Karen Barbé is a fabulous textile designer from Santiago, Chile. On top of her immense talent for all things fabric as showcased in her shop, Karen has a great blog full of intriguing images and glimpses of work in progress. I’m not sure what project Karen is working on in these photographs but so far, it is gorgeous! Vintage-colours yet completely modern shapes. It’s safe to say my love affair with embroidery is far from over!
‘Your War is Old, Your Game is Over’ is a SoFA Gallery installation by New Zealand artist André Hemer that recently caught my eye. Love how the negative space creates graffiti-like typography and most of all, that the floor is littered with the colourful dots that formed that shape. Perhaps the most artful confetti ever! Amazing what beautiful and imaginative art you can make with simple circles of colour. (click on the image for a closer look)
Black music notes sprinkled across a white page have their own beauty deeply rooted in tradition and history. However, I am always intrigued by news ways to visualize music – particularly with colour. Designer Laia Clos, of Barcelona’s Mot Studio, created a visual language called “SisTeMu” that turns every note of music into a system of geometric shapes and bright colours. Laia has explored several pieces of music in creating this language but perhaps most notable is her interpretation of Vivaldi’s Four Seasons. Using the lead violin position, a system of colours are used as musical notes and the tempo of the music dictates the size and placement of the circles. While I can’t say I completely understand SisTeMu, Laia’s language really gives a sense of “seeing” music in a uniquely mesmerizing and colourful way. I would love to get my hands on Laia’s booklet explaining how the system works! I would also love to see this idea applied to modern music. Can you imagine a gorgeous coffee table book devoted to the hits of The Beatles, U2 or similarly iconic artists? Hmm… perhaps one day a conductor will ask his orchestra to start again from the turquoise section!
My love for desk and office supplies seems limitless so I can already think of a million uses for Millimeter Milligram Transparent Stickers. Available in scalloped edges, triangles, circles, rings and more, these stickers add a nice punch of colour and creativity to your calendar without blocking the important information. Another rather ingenious element of these stickers? They can be placed on a whole host of items that you probably would not want to mark up permanently. Textbooks, appliances, special documents… Anything can benefit from a colourful transparent sticker! (p.s. as always, I love how MMMG photographs their products. Great inspiration!)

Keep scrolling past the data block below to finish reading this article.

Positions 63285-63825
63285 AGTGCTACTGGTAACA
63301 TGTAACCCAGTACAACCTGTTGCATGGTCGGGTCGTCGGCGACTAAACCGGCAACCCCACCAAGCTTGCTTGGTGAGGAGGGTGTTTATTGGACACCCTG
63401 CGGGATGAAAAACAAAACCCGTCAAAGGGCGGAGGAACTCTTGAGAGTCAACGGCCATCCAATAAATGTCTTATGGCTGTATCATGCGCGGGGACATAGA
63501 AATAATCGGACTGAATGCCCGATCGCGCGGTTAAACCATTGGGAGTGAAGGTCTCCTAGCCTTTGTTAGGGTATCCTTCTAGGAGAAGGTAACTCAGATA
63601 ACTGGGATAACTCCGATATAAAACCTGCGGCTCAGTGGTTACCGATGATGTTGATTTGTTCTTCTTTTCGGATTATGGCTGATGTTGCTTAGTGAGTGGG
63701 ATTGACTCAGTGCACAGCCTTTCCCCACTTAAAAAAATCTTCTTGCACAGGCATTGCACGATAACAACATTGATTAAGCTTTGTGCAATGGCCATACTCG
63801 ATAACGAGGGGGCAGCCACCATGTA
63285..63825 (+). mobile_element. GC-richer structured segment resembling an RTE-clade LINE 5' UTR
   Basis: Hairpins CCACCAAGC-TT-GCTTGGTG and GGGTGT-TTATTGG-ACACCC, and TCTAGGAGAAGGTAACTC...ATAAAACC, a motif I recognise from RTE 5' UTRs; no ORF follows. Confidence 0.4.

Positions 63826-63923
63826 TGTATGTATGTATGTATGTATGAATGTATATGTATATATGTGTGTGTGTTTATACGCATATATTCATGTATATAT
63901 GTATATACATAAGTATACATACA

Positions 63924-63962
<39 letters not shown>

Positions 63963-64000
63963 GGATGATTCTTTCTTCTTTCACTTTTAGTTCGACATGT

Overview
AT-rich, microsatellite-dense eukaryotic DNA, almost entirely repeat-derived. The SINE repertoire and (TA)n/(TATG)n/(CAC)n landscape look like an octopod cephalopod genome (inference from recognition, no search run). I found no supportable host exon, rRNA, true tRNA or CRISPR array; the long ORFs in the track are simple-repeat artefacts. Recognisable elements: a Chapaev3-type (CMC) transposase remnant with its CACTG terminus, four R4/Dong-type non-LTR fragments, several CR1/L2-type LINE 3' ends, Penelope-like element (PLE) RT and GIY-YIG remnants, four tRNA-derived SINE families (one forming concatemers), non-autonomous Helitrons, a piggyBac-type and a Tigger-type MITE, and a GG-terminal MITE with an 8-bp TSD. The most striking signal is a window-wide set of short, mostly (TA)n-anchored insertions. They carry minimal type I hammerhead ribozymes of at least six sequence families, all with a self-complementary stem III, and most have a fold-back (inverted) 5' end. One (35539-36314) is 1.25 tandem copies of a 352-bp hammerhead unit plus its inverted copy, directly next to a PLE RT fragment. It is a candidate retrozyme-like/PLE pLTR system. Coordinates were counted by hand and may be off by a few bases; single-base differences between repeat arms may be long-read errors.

I am always on the lookout for colourful, intriguing patterns and lately it seems that most of my favourites have come from a studio named Suzie Q. Showcasing a fantastic eye for colour, line and shape, designer Julie Shalit is the talent behind the studio and her website is bursting with one gorgeous pattern after another. I have my fingers firmly crossed for Suzie Q textile and home lines in the very near future! (see more of Julie’s work in her portfolio)
Ever wonder what the first colour photographed looked like? Well wonder no more! Scottish physicist James Clerk Maxwell is responsible for creating this intriguing image of tartan ribbon in 1861. By photographing the ribbon three times through red, blue and yellow filters, Maxwell could combine the images into one full-colour composite. A milestone moment for the art and technological evolution of photography. Oh and a pretty striking image in its own right!
(thank you for the inspiration mélanie)
I’ve seen a lot of really creative paper promotions but never one this beautiful or frame worthy! A piece by GF Smith, the aim was to showcase the company’s range of digital papers while highlighting the incredible technological potential of modern digital presses. Digital artists FIELD were hired to create 10,000 unique and colourful illustrations inspired by the micro details of paper fibres. One of the most exciting facets of digital print technology is that is allows for personalization of a print job. ‘Variable imaging’ allows “unique prints to be produced from an established document framework”. It is quite a technical affair that you can read about in detail in this september industry feature. Overall, the printing of this piece is a work of art. A unique illustration for every single promotional folder and inside paper – how spectacular is that? Gorgeous illustrations, handsome graphic design and one great display of innovation.